What is Machine Learning?
Machine learning is the ability of an application to identify patterns in the data and predict future events by using these patterns. Every kind of data (for example, credit card details, customer details, merchandise details, etc.) will definitely have some sort of patterns in it. If we train the machine to use these patterns to give us some useful predictions, then that’s what you call machine learning and as you might have just thought, this is the future of technology. This is more or less becoming the way we are going to live our lives.
How machine learning works?
In machine learning, we give a set of data that contains certain patterns to a machine learning algorithm (a neural network or a decision tree, for example), which finds those patterns in the data. This algorithm then generates a model which then learns these patterns. This model can then recognize these patterns in a new set of data, if introduced to it. As shown in the below illustration, if your application supplies new data to this model, the model will process the data, recognize patterns and compare those patterns with the known patterns. This model will then return a probability of the desired output.
Why is machine learning drawing so much attention?
There are certain reasons why machine learning is so hot these days. The core attribute of machine learning is simply the amount of data available to supply. Now that we live in the world of IoT and Big Data analytics, we have this massive provision of huge data to supply to machine learning algorithm. The storing and processing of this data is also easier these days because of the developments in cloud computing. Also, today’s machine learning algorithms are more efficient and deliver greater accuracy in results.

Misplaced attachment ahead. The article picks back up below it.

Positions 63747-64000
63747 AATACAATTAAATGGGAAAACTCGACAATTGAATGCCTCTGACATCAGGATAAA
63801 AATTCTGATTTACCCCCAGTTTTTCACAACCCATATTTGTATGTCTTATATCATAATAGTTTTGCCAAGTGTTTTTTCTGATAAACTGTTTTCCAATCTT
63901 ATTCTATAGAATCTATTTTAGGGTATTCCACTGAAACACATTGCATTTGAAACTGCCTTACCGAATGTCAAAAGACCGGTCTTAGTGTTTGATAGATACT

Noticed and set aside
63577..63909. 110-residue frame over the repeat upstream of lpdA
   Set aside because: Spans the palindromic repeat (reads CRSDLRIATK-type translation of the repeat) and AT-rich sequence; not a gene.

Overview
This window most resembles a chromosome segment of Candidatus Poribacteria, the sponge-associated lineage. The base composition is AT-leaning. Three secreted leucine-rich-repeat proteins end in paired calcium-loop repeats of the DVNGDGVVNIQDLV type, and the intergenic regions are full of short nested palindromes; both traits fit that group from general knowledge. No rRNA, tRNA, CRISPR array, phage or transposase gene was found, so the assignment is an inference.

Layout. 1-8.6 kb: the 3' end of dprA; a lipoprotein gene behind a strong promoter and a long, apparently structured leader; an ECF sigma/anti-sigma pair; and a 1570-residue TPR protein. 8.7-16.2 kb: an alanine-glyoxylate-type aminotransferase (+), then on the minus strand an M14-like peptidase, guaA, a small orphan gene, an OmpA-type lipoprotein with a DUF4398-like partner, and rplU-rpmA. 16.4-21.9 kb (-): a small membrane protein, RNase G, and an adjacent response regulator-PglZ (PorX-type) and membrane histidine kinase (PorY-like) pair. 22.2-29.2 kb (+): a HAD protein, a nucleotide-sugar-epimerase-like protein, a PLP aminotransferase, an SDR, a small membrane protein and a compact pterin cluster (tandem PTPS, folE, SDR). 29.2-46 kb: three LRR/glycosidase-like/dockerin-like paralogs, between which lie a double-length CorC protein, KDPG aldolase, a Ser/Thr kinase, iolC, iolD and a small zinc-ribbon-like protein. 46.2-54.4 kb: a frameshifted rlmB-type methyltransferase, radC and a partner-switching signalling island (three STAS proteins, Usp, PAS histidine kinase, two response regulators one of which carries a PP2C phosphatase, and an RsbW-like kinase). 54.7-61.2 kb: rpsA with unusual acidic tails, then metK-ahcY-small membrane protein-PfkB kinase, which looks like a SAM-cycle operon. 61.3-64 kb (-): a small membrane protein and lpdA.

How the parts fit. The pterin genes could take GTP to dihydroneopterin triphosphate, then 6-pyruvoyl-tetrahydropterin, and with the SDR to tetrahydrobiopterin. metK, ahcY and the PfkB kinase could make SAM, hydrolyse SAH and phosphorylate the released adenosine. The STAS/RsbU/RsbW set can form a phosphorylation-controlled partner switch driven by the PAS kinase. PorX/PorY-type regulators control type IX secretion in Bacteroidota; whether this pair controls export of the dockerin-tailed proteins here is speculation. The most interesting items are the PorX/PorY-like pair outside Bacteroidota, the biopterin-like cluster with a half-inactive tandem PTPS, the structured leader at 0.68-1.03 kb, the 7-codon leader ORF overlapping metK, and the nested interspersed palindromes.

Testers problems while dealing with machine learning testing
As a software professional, the main problems you will encounter while dealing with machine learning are:
- Understanding the questions being asked – Choosing the question is the first step while you develop your machine learning model. Let’s take the example of credit card payment. The system should predict whether the credit card payment is fraudulent or not. So here, the question is simple:- “How can I predict a credit card payment is fraudulent or not?” As a tester you should be well aware of what the machine is being asked to learn.
- Understanding the data supplied – If you have the questions ready, now the machine wants to listen and learn. How does the machine learn? You need the right data for each of these questions. So understanding and supplying this data to the machine is mighty important. If you provide wrong data, you will get wrong results.
- Understanding the measure of success – At the end of the day, the output from a ML model is only a prediction, not a definition. Since this output is only a probability, this may change every time. For example, an output is measured successfully 8 of 10 times, but do you think that’s the measure of success? What if the success rate is 6 out of 10? What about 9 out of 10? So you need to know upfront what output you need.
Testing a machine learning process